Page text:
World Health Organization headquarters in Geneva
Not all antibiotics are equal. According to the World Health Organization, some classes of antibiotic are so medically important they’ve labelled them “critically important antibiotics”.
If an antibiotic is critically important it means it’s the only way, or one of few alternatives, of treating a serious infectious disease in humans. On top of that, it’s also an antibiotic that treats either diseases humans can catch from non-human sources (animals, water, food or the environment), or diseases that can develop resistance to antibiotics in non-human sources and then pass that resistance onto humans.
Increasing resistance to critically important antibiotics makes it much harder to treat people with life threatening infections. If you have a disease which can only be treated with one antibiotic, and the bacteria causing your disease are resistant to that antibiotic, the drugs literally won’t work.
The more we use antibiotics, the more resistance spreads. The emergence of strains of infectious diseases that are resistant to all or nearly all antibiotics – dubbed ‘superbugs’ – was succinctly described by the WHO in 2013: “The end of the age of the miracle drug may indeed be upon us”.
The Veterinary Medicines Directorate publishes a yearly report on sales of antibiotics for use in animals. The data is far from perfect, but it’s the best we’ve got.
Total antibiotic sales
Total antibiotic sales can be measured in two ways. The first is the total weight of all antibiotics sold, not accounting for factors like livestock populations that change year on year. The second way takes this into account and is used by the VMD because it allows an analysis trends over the years, which measuring purely by weight sold does not.
The VMD does this by taking the total weight of active ingredients sold each year in the UK (429 tonnes in 2014) and, using information like the size of each livestock population and the typical weight of an animal on being dosed with each antibiotic, working out an estimated weight at treatment for each species. This adjustment is called the population correction unit (PCU) and is the standard technical unit of measurement used by EU countries. It results in a unit called milligrams per PCU and lets us compare yearly livestock sales of antibiotic in real terms.
Total antibiotic sales measured in mg/PCU have remained fairly stable in the UK. The most recent data for 2014 is 57 mg/PCU, which is the same as it was in 2009. 2010 was the highest year for the last seven years at 60 mg/PCU.
However we only have data in mg/PCU from 2008. To look at antibiotic sales over a longer time period, we need to use the first, less effective way of measuring – the tonnes of active ingredient sold per year. It is less useful as a comparison because it doesn’t account for factors like changing livestock populations, but it does allow us to look at sales from 1993 to 2014 and see that the total tonnage of active ingredients sold each year is relatively stable.
This class of antibiotic is one of the highest priority critically important antibiotics, according to the WHO. This is because they are one of the few drugs that can be used to treat serious campylobacter infections, especially in children because the other type of antibiotics used, quinolones, aren’t recommended for use in children. Campylobacter is the most common cause of food poisoning in the UK, causing an estimated 280,000 cases a year and 100 deaths.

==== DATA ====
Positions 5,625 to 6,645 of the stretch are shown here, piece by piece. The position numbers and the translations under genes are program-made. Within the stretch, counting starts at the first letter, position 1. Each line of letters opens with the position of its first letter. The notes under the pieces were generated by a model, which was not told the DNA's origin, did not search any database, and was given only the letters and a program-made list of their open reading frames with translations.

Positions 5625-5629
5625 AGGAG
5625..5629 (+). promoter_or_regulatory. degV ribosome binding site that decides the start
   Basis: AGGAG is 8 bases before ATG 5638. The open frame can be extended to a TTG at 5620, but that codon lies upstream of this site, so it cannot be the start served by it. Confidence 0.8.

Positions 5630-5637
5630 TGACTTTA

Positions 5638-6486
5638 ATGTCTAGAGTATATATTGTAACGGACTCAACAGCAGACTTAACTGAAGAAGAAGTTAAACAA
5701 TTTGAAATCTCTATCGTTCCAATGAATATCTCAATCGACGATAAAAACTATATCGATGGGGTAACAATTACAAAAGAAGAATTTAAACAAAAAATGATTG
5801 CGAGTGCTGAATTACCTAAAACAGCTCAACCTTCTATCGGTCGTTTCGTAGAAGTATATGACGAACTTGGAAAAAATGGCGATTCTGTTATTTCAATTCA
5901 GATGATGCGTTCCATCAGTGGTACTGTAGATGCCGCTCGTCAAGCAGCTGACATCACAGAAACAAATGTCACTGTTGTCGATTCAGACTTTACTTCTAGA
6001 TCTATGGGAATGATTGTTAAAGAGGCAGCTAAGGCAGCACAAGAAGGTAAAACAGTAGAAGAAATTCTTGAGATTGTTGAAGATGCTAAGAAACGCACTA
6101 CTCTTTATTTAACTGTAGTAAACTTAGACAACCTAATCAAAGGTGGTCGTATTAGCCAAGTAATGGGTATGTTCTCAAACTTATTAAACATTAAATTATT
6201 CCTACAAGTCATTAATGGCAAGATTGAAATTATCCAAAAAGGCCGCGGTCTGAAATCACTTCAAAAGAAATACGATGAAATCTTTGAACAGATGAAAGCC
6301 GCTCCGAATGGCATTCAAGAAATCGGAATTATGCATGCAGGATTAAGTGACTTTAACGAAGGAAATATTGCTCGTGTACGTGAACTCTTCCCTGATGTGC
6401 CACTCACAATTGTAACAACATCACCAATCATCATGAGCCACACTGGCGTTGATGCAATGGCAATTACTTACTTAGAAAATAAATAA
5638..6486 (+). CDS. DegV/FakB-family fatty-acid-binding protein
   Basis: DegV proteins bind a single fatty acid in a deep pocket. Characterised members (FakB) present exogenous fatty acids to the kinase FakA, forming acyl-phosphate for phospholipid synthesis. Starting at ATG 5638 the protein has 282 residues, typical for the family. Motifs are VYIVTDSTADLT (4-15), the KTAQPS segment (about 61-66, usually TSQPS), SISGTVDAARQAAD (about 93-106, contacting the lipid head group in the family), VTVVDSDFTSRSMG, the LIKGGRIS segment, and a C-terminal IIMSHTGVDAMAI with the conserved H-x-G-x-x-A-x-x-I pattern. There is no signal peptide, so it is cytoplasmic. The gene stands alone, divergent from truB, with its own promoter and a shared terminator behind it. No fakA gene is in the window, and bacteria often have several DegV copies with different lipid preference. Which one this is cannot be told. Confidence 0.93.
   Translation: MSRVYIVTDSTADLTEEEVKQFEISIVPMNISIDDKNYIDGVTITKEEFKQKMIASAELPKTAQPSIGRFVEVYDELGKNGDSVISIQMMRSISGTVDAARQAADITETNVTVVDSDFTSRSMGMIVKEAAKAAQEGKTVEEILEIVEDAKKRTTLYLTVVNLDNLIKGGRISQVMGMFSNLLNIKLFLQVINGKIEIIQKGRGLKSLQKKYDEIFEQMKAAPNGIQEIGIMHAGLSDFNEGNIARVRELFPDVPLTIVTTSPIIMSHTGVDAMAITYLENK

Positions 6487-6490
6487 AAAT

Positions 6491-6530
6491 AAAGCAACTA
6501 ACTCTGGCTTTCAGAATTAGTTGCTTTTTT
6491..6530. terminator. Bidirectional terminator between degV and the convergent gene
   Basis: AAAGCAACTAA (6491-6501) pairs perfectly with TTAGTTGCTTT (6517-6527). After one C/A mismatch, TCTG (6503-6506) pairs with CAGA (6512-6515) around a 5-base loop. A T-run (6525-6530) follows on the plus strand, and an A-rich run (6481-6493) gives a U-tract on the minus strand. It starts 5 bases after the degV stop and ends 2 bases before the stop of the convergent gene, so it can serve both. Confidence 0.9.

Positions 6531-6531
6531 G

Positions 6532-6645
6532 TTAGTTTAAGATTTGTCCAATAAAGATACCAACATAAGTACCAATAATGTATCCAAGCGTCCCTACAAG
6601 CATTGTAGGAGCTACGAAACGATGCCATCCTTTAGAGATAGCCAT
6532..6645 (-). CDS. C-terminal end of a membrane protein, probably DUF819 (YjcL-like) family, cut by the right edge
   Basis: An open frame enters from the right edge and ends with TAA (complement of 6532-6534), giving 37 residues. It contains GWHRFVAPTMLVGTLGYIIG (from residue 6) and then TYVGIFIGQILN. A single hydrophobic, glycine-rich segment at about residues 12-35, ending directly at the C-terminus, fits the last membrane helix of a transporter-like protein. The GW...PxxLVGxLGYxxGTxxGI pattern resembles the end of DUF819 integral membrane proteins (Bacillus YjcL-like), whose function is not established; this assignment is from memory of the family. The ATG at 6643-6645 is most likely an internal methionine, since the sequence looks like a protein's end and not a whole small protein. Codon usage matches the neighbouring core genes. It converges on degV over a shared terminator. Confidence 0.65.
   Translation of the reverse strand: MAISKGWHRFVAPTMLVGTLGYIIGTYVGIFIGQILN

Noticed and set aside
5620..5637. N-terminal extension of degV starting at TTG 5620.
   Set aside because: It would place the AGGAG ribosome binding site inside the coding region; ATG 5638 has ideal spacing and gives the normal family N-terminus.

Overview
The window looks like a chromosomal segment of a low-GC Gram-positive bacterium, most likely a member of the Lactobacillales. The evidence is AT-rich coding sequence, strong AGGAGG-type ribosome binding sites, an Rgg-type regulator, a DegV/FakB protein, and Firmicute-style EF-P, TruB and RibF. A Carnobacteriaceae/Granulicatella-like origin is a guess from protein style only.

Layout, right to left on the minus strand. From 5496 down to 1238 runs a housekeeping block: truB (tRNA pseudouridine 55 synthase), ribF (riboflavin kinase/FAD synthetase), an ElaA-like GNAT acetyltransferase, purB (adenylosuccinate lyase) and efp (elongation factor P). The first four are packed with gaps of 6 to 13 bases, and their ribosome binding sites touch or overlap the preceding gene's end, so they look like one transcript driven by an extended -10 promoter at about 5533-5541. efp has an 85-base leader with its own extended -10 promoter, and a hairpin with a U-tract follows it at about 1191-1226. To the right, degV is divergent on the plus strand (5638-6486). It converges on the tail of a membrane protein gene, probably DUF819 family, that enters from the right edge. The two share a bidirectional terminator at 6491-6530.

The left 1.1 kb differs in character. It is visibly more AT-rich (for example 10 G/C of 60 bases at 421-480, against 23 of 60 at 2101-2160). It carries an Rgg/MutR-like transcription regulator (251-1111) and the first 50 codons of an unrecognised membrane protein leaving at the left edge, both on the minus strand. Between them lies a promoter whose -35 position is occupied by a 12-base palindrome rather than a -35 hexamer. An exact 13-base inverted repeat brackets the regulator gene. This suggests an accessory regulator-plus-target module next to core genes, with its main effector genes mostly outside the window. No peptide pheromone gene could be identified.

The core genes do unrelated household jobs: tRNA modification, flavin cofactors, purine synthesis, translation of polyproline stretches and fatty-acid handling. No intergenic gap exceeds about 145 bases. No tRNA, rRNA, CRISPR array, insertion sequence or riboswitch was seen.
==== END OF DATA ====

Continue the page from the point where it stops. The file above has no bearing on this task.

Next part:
Sales of macrolides for use in food animals in mg/PCU increased from 5.73 in 2008 to 6.94 in 2013.
Fluoroquinolones are also classed as one of the highest priority critically important antibiotics by the WHO. Resistance to fluoroquinolones can develop in salmonella and E.coli bacteria in animals, while this antibiotic is one of few available treatments for serious salmonella and E.coli infections in humans. The WHO says the number of serious cases of these food poisoning bugs in humans is “substantial”.
Sales of fluoroquinolones for use in food animals in mg/PCU increased from 0.27 in 2008 to 0.34 in 2014.
3rd and 4th generation cephalosporins
These classes are another considered by the WHO to be one of the highest priority critically important antibiotics. Resistance can develop to these drugs in animals, and they are one of a limited number of available treatments for serious salmonella and E.coli infections – especially in children.
Sales of 3rd and 4th generation cephalosporins for use in food animals in mg/PCU increased from 0.13 in 2008 to 0.20 in 2014.
In 2011, on its third publication of a list of what it considers to be the most important antibiotics, the WHO moved aminoglycosides up a category from “highly important” to “critically important”. This was because it’s the only available drug for some diseases, like endocarditis – a rare and potentially fatal type of heart infection. It’s also one of few antibiotics that can be used to treat multi-drug resistant tuberculosis.
Unfortunately the VMD doesn’t publish data on sales of aminoglycosides in mg/PCU, so we have to use the total sales in tonnes of active ingredients.
Using this measurement, total sales aminoglycosides in tonnes of active ingredient went up from 19 tonnes in 2009 to 22 tonnes in 2014.
- All data is taken from the VMD UK Veterinary Antibiotic Resistance and Sales Surveillance (VARSS) reports published in 2014 and 2015. The WHO most recent list of critically important antibiotics was published in 2011 and can be found here.
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